The Liverpool Triathlon is effectively my “home” race – so it would be rude not to participate, right?
This was the second time I’d competed (or completed, depending how you look at it!) this race and only the third time it had been run – however, this year the race came under the aegis of the 5150 triathlon series, which (for those of you who don’t know) is the Olympic distance arm of the World Triathlon Corporation. Yes, it’s owned by those evil b@*#$!ds who own the Ironman brand.
In light of this, I was expecting the feel of the race to have changed significantly; after all, there were now going to be an impressive field of pros racing. This was to include bike god Stuart Hayes, mulitple-time Ironman 70.3 UK winner Fraser Cartmell and top age grouper Liz Blatchford. Had I known which pros were going to be racing, I’d have been down there at the entrance to T1 with my autograph book to try to grab a quick signature or photo – but the pro start list wasn’t published anywhere, so I had no idea who I’d potentially be mingling with in transition. Publishing the start list might have helped create some buzz and excitement amongst the competitors (even if they didn’t know who the pros were, they could have looked them up and got excited!), and encouraged some more people to come down early for the pro start at 8:30. You can see the lack of spectators in this video, posted by Liz Blatchford – I think at this point they’re all still watching the age groupers start!
A lot of other things about the race were familiar; the course, the layout of transition, the awesome Scouse spectators (Scouse wit is alive and well in certain quaters of Liverpool it seems!). Even the t-shirts were EXACTLY the same as the previous year. They were still really thin cotton, still ill-fitting and still over-priced, and I am pleased I didn’t part with my £12. The medals were also the same, but I’ll let them off on that count as they are awesome.
Another, less humorous similarity to the previous years’ races were the race referees. For some reason, the only place I saw them was prowling around in a pack in the transition area, barking orders at people – aren’t they also supposed to be catching illegal drafters on the bike course? I perfectly understand that they are there to enforce the rules (which I’m all for), but this can be done using basic manners and courtesy. Barking “get off your phone” at a woman switching her phone on in transition or threatening to take away someone’s medal after the race for scooting their bike is a little extreme.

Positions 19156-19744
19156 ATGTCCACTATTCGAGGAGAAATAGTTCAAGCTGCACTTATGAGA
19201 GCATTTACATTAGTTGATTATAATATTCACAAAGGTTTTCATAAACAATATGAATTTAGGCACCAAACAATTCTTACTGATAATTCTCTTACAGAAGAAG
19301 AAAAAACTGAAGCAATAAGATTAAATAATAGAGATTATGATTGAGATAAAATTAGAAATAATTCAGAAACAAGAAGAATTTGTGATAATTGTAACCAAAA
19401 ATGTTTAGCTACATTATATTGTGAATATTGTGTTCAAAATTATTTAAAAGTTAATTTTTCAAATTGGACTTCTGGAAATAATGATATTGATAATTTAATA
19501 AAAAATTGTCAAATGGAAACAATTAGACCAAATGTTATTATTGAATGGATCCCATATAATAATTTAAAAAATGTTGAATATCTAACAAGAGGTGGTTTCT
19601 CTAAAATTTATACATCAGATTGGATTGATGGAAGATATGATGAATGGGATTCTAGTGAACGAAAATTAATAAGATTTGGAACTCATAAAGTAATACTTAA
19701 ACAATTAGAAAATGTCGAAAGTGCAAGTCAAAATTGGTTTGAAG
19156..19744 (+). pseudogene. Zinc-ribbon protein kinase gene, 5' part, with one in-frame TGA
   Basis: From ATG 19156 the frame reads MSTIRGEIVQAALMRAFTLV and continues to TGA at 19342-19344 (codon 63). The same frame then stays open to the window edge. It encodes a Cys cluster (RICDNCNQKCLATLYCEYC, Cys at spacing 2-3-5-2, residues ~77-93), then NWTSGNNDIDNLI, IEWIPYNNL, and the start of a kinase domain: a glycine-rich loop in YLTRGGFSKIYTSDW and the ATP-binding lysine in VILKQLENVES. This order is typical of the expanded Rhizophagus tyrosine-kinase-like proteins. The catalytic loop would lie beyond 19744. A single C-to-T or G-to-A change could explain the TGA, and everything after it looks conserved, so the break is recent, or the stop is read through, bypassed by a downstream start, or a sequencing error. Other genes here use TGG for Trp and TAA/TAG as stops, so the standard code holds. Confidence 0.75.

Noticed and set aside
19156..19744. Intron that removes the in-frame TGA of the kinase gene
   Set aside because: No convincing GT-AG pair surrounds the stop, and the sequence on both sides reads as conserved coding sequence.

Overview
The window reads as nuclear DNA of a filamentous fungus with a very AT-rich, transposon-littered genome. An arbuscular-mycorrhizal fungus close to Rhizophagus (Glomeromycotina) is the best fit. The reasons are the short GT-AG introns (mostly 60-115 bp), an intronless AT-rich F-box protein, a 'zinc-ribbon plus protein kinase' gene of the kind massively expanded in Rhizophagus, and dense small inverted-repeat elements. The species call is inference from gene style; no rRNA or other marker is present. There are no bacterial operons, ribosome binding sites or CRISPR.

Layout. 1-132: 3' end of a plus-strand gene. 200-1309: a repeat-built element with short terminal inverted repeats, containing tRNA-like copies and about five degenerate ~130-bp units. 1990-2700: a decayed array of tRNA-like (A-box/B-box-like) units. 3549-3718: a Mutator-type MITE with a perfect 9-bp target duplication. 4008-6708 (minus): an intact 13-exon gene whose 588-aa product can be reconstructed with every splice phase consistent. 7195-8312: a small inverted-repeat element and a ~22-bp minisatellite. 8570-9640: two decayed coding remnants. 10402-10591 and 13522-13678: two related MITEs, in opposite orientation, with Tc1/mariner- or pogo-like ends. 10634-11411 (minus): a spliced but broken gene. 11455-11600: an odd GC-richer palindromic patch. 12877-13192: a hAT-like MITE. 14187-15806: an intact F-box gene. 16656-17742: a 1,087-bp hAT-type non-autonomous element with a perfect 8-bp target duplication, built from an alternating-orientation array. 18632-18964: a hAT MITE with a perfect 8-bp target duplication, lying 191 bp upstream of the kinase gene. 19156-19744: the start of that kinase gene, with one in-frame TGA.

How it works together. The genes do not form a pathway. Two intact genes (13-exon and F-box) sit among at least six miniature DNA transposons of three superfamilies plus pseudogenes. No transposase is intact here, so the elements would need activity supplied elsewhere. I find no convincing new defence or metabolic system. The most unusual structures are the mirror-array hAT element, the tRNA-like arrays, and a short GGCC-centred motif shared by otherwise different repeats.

I don’t include marshals in this criticism – they were, as usual, fantastic, and should all be heartily thanked for giving up their Sunday morning lie-in to come and cheer my sweaty, lycra-clad ass slogging around the Albert Dock.
I suppose I should talk about my “performance” really – I entered the race with no expectations or target times, so in summary:
Swim: 34:46 mins (including walking to transition)
The swim was OK. There seemed to be more people in my wave this year, and there were a lot of MAMILs (middle aged men in lycra) who were being a bit aggressive. I survived the usual washing machine at the start and found myself some clear water to swim in. I plodded round until one of the afore mentioned MAMILs decided he wanted to swim in a zig-zag line in front of me. I accelerated past him, and he barged me a few more times, so I gave him a polite shove and tried to get on my way. In the melee, my wetsuit had come unzipped and I took on water, which no doubt slowed me up a little, and contributed to my iron triceps the next day. On the upside, I was most of the way undressed as I got out the water.
I also seem to have found the confidence from somewhere to go racing in a cropped style top. This confidence may have been misplaced, as I appear to have developed a hearty muffin top in the picture above!
The bike route is lovely and flat, the only potential issues being nasty crosswinds from the Mersey on a blustery day. No such problems this year though, and I hung back on the bike this year to save my legs for the run – and still came in around 4 minutes faster than last year. RESULT.
The bike is worthy of two photos as this next one is just too funny not to share. Sticking your tongue out while in deep concentration is something of a family tradition. I also find it makes me more aerodynamic.
The run was awesome. I’m not really sure why, but I was flying – I think someone replaced my legs with runner’s legs. I went through the first mile in about 8:30, then thought I should probably reign myself in a bit to avoid exploding half way through. In the end, I crossed the line in just over 59 minutes, feeling strong. All the more astounding is that this is only 2:10 slower than my 10k PB!
I can see now why the boyfriend takes the piss out my “funny little running arms” now. Humph.
The time on the finish line is the actual time – I didn’t take 13 hours to finish an Oly! I did however, take 3:17:46 – about 8 minutes better than last year. Apologies for all the photos of me. I paid for them, and have to use them for something, so you can all look at them.
I’d heartily recommend the Liverpool Triathlon to anyone – it’d be a great first triathlon (they also have a sprint and super sprint distances), a great race to use as a step up to a first Olympic distance or a great course if you’re looking to set a new PB…so how about giving it a go next year?